A Step-by-step Guide to Caring for Suede Shoes
Suede has an unjustified reputation of being difficult to maintain and looking shabby after a short time of wearing. Here are some tips and hints on how to treat and clean this type of leather in order to enjoy your shoes for a long time.
Suede is basically made in two different ways: either a skin’s flesh side is shaved and sanded and used for the suede outside, or a skin is split in several layers and the side which is closer to the split-off grain is used for the suede’s outside. The first type of suede is referred to as ‘reverse grain suede’, ‘full grain suede’ or, sometimes, ‘hunting suede’. The second type is called split suede.
Both types of suede are offered in varying levels of thickness, touch, appearance of the surface and quality of tanning. Both types have their specific fields of application. Bovine splits of 2.5 mm are often used for hiking boots and thinner versions for sports shoes or for classic men’s shoes when softness is not an important issue but a matt, short haired surface is wanted. Thin, full grain calf suedes are used for ladies’ dress shoes or moccasins when a glove like feel is required. This type of suedes often shows a scribing effect due to its softer and longer hair.
Very generally speaking split suede partly loses the leather’s natural ability to stretch because this capacity is linked to the grain layer of the leather and this layer has been split off. We mostly use reverse grain suede made from calf or, if a thicker leather is required, from small cows. In any case fostering for all kinds of suedes is more or less the same.
For the everyday brush-up, any hard bristled brush will do fine. Crepe brushes or fine brass wired brushes available in shoe repair shops are suitable tools, but tend to pull the hair out of the leather. There is, however, a simple process to deal with this problem and make your suede shoes smooth again (see further below step 4).
2. When dusty or muddy
Use water and Soap and a Scotch-Brite type of sponge. Suede is not hydrophobic. Apply a mild soap on a sponge and squeeze to get some lather out. Wash the shoes all over and wipe off the surplus foam. Do not rinse under running water. The leather should be humid but not completely soaked through. Dry the shoes slowly and don’t put them on or near direct heating. Put only fitted trees into the shoes for drying. Non – fitted or ‘generic’ trees would deform the original shape of the shoe.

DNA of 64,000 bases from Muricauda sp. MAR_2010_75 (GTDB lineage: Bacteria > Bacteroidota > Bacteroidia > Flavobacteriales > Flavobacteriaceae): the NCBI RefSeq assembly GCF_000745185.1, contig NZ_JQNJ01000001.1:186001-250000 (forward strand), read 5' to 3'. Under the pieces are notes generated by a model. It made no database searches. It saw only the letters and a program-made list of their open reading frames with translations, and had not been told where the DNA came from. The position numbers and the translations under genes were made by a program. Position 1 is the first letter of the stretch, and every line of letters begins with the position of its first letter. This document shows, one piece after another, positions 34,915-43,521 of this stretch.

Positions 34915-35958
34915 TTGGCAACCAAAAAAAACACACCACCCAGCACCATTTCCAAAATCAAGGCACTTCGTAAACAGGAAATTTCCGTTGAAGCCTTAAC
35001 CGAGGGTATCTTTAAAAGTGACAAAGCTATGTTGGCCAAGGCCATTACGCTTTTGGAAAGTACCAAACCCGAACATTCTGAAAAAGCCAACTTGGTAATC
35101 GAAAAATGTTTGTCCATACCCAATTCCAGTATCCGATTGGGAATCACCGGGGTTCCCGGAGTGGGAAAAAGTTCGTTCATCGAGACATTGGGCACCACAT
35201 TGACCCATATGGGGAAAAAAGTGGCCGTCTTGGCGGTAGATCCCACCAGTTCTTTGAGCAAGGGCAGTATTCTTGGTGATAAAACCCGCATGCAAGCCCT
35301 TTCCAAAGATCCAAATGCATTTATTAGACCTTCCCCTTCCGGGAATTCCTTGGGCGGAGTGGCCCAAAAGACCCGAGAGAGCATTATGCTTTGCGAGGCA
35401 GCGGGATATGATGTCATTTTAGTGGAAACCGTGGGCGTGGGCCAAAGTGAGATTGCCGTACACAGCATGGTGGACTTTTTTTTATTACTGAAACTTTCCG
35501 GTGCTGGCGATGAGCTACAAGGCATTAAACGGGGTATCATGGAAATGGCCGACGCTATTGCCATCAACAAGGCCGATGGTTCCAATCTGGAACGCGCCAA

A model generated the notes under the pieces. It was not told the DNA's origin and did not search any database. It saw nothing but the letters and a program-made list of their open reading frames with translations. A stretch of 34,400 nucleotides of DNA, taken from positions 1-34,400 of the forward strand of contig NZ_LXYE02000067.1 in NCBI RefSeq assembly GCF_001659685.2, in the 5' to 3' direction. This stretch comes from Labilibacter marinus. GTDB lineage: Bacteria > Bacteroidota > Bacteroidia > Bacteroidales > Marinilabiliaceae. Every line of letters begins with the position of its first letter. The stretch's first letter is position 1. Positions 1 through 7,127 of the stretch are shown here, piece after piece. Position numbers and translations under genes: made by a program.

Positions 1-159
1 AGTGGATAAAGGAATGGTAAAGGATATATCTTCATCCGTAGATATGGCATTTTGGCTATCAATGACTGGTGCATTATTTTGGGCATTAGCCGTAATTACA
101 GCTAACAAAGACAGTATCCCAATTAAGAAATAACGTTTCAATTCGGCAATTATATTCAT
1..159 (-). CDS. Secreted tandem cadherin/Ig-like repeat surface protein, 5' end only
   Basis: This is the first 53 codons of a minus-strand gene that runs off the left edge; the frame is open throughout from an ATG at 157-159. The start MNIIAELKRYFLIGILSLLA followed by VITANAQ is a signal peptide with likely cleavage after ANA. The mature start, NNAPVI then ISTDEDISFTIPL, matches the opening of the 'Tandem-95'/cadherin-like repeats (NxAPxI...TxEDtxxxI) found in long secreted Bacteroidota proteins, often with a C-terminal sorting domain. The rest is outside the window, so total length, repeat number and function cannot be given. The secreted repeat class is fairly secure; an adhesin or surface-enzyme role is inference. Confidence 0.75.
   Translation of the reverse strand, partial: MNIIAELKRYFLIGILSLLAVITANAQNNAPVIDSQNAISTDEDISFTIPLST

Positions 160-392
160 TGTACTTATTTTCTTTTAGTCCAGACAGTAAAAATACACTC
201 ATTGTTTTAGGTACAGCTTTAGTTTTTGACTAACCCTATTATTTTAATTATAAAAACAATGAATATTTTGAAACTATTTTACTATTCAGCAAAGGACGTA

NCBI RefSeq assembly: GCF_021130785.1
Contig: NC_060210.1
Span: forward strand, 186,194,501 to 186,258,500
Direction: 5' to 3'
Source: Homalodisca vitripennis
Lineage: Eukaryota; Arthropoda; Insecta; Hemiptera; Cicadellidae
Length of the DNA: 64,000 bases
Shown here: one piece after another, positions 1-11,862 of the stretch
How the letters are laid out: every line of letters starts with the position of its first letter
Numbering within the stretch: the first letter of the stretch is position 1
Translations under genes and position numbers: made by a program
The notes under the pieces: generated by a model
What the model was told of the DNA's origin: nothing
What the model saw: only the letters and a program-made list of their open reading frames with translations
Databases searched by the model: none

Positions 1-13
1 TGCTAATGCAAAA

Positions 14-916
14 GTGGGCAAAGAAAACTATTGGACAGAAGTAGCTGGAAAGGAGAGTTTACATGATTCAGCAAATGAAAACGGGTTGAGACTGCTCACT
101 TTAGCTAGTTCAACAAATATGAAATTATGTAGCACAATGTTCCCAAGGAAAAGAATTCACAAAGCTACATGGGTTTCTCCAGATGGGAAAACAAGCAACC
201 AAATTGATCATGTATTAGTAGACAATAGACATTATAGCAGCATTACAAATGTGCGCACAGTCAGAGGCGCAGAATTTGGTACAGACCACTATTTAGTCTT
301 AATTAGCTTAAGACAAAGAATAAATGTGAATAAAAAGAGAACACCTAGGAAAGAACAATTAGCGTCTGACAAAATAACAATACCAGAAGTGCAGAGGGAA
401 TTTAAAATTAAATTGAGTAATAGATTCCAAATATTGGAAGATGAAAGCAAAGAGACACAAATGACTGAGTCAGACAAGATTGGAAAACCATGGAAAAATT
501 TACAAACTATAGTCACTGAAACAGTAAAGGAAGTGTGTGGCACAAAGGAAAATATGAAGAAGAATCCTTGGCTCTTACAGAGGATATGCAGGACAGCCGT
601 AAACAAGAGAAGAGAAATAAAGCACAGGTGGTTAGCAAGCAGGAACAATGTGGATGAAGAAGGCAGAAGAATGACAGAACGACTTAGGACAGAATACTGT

This procedure should clean off all kind of mud and white salt stains and is recommended once a year — in spring. For freshening up or daily dust removal, a squeezed sponge will do, no soap is needed.
3. Accidental oil and fat stains
First attempt: Use lighter fluid on a piece of cotton cloth, which is wrapped around your finger. Just moisten the cloth and rub gently in circles. Do not drip lighter fluid on the spot, since drying marks could appear on the suede. Do not use stain remover for textiles, they may contain acetone, which dilutes leather dyes.
Second attempt: You may try strong fat solvents like bicycle chain cleaner, rim cleaner or pan cleaner. All these solvents are basically strong soaps and often more effective than lighter fluid. But, it is important to dilute the cleaning solvent afterwards with water by washing the entire shoe.
Third attempt: Place piece of blotting paper on the stained spot and press the tip of a hot iron (at maximum temperature) on the blotting paper covered spot, for several seconds.
Brush your shoes with a regular shoe brush in one direction so that the long-haired parts are a bit fluffy. Hold the shoe upside down with the sole towards your hand and slew it over a gas flame of a stove or camping cooker. Keep the flame low and start with a distance of approximately 30 centimetres. Keep the shoe always moving while slewing it over the flame. Check after each swing if the hairy parts are burned smooth.
Watch out for your hands, they are less heat resistant than the leather. Remember when you were a child and learned to move your finger quickly through a candle flame: the slower you go, the warmer it gets.
The use of candles, kerosene lamps or paraffin lamps for torching your shoes is not recommended, since they would get fuliginous. For small fluffed areas a gas lighter or kitchen torch will do.
Waterproof sprays are not needed on newly bought suede shoes. For heavily worn shoes, colour freshening sprays might help or at least won’t do any harm. Anyway, if you do wish to use such sprays, we recommend you do it only after a thorough brushing and cleaning.